Anticipating Lyme disease hotspots can help public health officials direct resources and proactive messages to the public. But the disease environment is complex, involving many host animals, black-legged ticks that act as disease vectors, the causative agent itself, and bacteria Borrelia burgdorferiand the environment in which they all live.
The study published in Journal of Applied Ecology, untangles the relationship between two of these players in the Lyme disease environment: bacteria and the environment. Led by Tam Tran, who holds a Ph.D. in the Pennsylvania Department of Biology in the College of Arts and Sciences, and with mentors Dustin Bryson, professor in the department, Shane Jensen of The Wharton School, along with colleagues from the New York State Department of Health, the research looks at how Influence of variables such as landscape disturbance and climate on distribution and abundance B. burgdorferi. The result is a powerful analytical model that can accurately predict the prevalence and distribution of Lyme disease bacteria over landscapes, potentially a useful public health tool to help mitigate disease transmission.
“We know that Lyme disease is a growing public health threat, yet we haven’t found great ways to treat it,” says Tran, now a medical student at Virginia Commonwealth University. “The number of cases is growing.” “What’s exciting here is that by knowing how the environment affects both the tick and bacteria system, we can predict where and when there will be greater amounts of pathogens in the landscape.”
In the current study, Tran, Bryson, Jensen and colleagues focused primarily on factors that influenced B. burgdorferi, the prevalence rate that they measured by determining which part of the blacklegged tick they sampled was infected with the bacteria. Tran says that early attempts to link Lyme disease to environmental variables have yielded mixed, unclear, or sometimes even contradictory results, in part because the contributions of heavily written “environment” can be multifaceted.
To build their models, the research team took data collected from nearly 19,000 black-legged ticks between 2009 and 2018 across hundreds of sites within New York state. They assessed how numbers of infected and uninfected ticks in hundreds of sites over more than a decade matched local ecological features that fall into four broad categories:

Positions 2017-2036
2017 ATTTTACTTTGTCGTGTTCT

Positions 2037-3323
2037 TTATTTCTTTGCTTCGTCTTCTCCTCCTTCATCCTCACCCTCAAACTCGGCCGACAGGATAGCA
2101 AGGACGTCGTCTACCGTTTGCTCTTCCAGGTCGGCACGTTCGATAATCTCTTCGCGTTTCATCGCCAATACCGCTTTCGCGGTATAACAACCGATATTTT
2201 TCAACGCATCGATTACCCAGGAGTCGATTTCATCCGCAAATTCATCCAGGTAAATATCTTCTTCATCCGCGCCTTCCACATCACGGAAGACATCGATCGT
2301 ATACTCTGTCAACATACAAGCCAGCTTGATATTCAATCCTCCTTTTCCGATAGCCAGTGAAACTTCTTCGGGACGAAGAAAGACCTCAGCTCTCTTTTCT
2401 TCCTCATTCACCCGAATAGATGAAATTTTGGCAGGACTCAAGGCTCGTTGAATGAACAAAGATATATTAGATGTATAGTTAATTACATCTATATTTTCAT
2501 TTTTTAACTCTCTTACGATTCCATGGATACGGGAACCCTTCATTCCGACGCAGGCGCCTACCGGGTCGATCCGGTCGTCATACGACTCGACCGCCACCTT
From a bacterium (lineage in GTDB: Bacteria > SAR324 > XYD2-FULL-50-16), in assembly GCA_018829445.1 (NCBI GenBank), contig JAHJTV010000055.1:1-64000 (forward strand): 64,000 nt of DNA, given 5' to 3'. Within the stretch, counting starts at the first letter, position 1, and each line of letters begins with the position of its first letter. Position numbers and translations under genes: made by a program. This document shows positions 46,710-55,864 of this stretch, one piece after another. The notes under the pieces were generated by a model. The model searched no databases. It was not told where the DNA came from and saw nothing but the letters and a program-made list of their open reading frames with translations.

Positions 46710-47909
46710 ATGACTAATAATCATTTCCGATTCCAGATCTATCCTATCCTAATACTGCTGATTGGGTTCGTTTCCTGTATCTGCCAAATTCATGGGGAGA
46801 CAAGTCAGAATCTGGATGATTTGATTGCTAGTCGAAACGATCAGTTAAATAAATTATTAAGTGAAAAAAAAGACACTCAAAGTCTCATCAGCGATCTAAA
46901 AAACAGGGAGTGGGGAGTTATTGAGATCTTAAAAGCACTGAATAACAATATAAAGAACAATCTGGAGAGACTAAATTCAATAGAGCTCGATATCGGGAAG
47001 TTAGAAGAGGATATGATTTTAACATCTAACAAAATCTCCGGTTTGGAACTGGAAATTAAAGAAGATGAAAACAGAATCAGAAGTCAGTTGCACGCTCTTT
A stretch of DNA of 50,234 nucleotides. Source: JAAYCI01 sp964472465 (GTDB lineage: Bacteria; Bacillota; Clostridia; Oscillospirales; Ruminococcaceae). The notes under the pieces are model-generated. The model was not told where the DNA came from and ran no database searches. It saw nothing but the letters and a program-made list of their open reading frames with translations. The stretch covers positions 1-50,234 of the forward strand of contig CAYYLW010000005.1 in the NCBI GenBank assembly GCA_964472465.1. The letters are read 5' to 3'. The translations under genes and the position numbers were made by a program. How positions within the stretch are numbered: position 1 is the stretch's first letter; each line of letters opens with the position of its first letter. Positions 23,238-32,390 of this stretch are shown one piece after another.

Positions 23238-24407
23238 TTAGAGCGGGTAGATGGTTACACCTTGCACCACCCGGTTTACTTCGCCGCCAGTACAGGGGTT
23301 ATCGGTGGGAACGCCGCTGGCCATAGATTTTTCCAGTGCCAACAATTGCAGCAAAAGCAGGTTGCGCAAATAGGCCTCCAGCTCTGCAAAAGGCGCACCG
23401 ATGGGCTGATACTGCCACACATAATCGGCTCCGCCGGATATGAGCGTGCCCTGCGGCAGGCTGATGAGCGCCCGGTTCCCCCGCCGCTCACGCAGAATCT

1) landscape factors such as elevation, fire history, and distance to infrastructure such as roads;
2) numbers of vertebrate hosts, including humans, bears, birds, and deer;
3) the monitoring conditions including the local temperature and humidity at the time of collection as well as the effort devoted to sample collection; And the
4) Climate measures such as monthly averages of temperatures, precipitation, and days when temperatures are below freezing.
By running different combinations of these variables through powerful computer models, researchers can determine which of them were most influential in determining infection rates.
“The main finding was that climate was an overwhelming feature of the model,” Tran says. “Habitat disturbance was also important, and we found the opposite in some cases from previous studies.”
Whereas previous analyzes have found that increases in disturbance — things like fires, roads cutting through forests, and areas of fragmented habitat — have led to increases in B. burgdorferi By the numbers, the Pennsylvania-led team found that less disturbed and safer habitats were more often associated with greater numbers of ticks infected with the bacteria.
After developing a model with data collected in 2009-18, they then tested to see how well the model predicted the prevalence and distribution found in data collected from 2019.
“We found it was very accurate,” Tran says. “And the cool thing is that a lot of the data we used to create the model is free, which means that other sites may be able to replicate these results to help predict Lyme disease risk, especially in areas where the climate and new landscapes are similar to York.”
Tran says the interventions could be public health messages warning park visitors, for example about the risk of disease, to “remind them to get tick checks.” The findings could also help guide future land management, harnessing the power of the environment to reduce Lyme disease risk.